PBS Hawaii – HIKI NŌ Episode 505 | King Kekaulike High School | Horse Therapy

PBS Hawaii – HIKI NŌ Episode 505 | King Kekaulike High School | Horse Therapy


The Haku Baldwin Center’s Therapeutic Riding
Program is a program designed for children with
special needs, and it’s a program that we serve children from ages two to seventeen. Good! [INDISTINCT] Very good. [INDISTINCT] [CHUCKLE] Grab your reins. Harriet Haku Baldwin is the founder of the
Therapeutic Riding Program here at the Haku Baldwin
Center, and her dream was to have children and animals come together to serve the needs
of the children through therapeutic horsemanship. … bridge, and we’re gonna go into the pool. So, each week, the child riders come to our
center. They usually come with a parent or grandparent, or caregiver or teacher’s aide.
And we meet each rider for a twenty-minute session.
We get their helmets on, we take them up to the mounting block, we introduce them to the
horse. Some of the more advanced riders will be calling
the horse in, saying, Hi, Apache, how are you
today. Hi, Mochi. And so, we bring the horse in, we have a volunteer on either side. We
have one person holding the horse, and the instructor
helps the child mount. And then, we move into either
our outdoor space or our indoor arena, where we have an obstacle course that the riders
can do, and we kinda try to change that up each month.
And we take the kids through a variety of games
and activities, depending on their skill level, and their abilities, and the challenges. And
twenty minutes for most kids is just about enough,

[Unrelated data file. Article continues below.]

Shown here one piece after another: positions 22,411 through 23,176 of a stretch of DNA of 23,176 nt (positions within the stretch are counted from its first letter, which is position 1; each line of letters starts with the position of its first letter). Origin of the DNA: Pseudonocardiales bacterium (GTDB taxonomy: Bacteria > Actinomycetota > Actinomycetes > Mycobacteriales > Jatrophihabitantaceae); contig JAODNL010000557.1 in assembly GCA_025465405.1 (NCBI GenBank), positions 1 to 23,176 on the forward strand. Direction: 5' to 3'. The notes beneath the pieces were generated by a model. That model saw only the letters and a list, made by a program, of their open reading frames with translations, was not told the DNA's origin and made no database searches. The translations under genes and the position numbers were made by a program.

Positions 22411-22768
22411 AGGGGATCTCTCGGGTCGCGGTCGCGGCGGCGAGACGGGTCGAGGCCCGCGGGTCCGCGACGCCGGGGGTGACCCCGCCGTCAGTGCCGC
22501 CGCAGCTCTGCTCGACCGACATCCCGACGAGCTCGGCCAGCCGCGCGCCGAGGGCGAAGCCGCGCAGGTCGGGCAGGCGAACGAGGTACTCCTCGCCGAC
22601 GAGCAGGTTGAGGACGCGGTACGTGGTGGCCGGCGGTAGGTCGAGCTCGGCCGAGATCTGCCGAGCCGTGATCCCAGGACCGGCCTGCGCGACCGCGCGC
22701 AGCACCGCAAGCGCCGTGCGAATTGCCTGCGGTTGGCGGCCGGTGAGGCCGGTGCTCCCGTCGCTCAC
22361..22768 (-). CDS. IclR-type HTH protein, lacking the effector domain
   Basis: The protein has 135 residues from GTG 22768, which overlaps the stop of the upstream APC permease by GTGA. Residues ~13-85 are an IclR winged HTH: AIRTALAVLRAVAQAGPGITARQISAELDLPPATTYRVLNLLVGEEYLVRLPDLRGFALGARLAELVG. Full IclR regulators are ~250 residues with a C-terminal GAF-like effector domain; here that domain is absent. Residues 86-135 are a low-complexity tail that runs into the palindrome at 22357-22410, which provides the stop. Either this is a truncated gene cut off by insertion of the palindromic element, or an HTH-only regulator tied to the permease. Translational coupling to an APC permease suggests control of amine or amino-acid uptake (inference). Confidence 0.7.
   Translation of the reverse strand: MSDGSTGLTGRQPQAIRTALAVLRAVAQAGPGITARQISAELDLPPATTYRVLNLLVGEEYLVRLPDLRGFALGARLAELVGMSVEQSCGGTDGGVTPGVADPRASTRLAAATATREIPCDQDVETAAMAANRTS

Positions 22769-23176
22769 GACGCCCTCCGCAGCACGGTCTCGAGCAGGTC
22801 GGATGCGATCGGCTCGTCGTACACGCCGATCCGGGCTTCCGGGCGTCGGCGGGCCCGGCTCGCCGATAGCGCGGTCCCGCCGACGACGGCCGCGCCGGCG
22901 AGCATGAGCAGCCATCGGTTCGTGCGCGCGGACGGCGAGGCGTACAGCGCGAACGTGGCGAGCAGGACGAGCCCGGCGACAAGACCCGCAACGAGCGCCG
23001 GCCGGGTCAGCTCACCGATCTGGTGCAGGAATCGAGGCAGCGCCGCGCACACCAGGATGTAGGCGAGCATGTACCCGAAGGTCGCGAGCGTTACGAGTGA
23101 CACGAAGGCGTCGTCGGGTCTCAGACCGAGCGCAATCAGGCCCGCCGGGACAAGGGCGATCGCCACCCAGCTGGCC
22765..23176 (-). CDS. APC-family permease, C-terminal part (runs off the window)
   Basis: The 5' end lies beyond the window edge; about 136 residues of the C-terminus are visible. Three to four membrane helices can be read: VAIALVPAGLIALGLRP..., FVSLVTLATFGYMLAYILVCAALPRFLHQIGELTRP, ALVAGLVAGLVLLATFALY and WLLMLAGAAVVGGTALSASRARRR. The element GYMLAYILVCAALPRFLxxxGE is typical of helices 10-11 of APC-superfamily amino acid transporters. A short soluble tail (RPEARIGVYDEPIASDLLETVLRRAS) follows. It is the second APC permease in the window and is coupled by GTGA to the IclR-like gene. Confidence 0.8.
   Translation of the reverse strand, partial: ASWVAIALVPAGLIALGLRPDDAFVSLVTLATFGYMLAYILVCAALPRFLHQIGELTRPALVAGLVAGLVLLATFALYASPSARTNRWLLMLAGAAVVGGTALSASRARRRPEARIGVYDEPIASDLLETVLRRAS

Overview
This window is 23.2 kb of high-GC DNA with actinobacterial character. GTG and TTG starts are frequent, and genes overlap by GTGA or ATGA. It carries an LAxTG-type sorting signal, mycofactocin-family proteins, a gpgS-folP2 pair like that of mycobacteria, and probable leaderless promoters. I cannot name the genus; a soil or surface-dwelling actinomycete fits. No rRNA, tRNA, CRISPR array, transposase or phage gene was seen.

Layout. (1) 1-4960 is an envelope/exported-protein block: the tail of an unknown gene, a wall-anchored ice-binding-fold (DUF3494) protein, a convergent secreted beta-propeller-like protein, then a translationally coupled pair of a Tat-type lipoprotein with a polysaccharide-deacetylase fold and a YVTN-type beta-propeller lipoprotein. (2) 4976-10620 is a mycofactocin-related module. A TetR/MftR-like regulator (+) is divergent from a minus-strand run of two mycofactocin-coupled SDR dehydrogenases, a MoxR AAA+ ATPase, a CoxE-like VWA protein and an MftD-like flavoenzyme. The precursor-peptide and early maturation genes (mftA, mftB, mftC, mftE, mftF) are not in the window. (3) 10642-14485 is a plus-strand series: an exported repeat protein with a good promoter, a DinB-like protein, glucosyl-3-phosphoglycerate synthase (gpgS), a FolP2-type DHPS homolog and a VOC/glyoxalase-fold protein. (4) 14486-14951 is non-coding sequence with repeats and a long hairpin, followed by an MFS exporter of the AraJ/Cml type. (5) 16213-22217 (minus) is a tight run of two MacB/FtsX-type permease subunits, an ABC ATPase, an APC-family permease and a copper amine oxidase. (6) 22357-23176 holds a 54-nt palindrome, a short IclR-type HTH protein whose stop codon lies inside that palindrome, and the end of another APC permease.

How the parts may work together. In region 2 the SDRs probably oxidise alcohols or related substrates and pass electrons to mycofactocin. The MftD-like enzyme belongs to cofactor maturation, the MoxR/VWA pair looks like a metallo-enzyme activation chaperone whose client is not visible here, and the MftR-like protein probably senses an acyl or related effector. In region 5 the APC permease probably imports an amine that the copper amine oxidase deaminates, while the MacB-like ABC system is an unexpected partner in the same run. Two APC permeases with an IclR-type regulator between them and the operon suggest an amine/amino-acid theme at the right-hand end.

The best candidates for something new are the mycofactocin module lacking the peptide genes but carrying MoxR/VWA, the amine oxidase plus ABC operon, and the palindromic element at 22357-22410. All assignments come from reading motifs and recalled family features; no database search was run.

and some really don’t want to get off, they want to take
the horse home with them. My fondest memories are when the children
show up, and before they’re even out of the car,
they’re already laughing and screaming, and just so excited that they’re here, and they’re
gonna get on a horse. So, it’s not really a specific
memory. We have one child who one of our other volunteers knows from school, regular school,
not the program. And when she volunteered here
and saw the child just smiling the whole time, she says, Wow, that’s the first time I ever
saw that little person smiling. You’re gonna use your reins to show him which
way to go. I know you’re good at this. It’s gonna
be fun; okay? Good; rock on, we’re ready. So, for the future of Haku Baldwin Center,
we hope to continue to provide quality services for the
people that we serve, and to reach out to more people in the community. And we want
to keep Haku’s dream alive. This is Lorraine Holokai from King Kekaulike
High School, reporting for HIKI NŌ.

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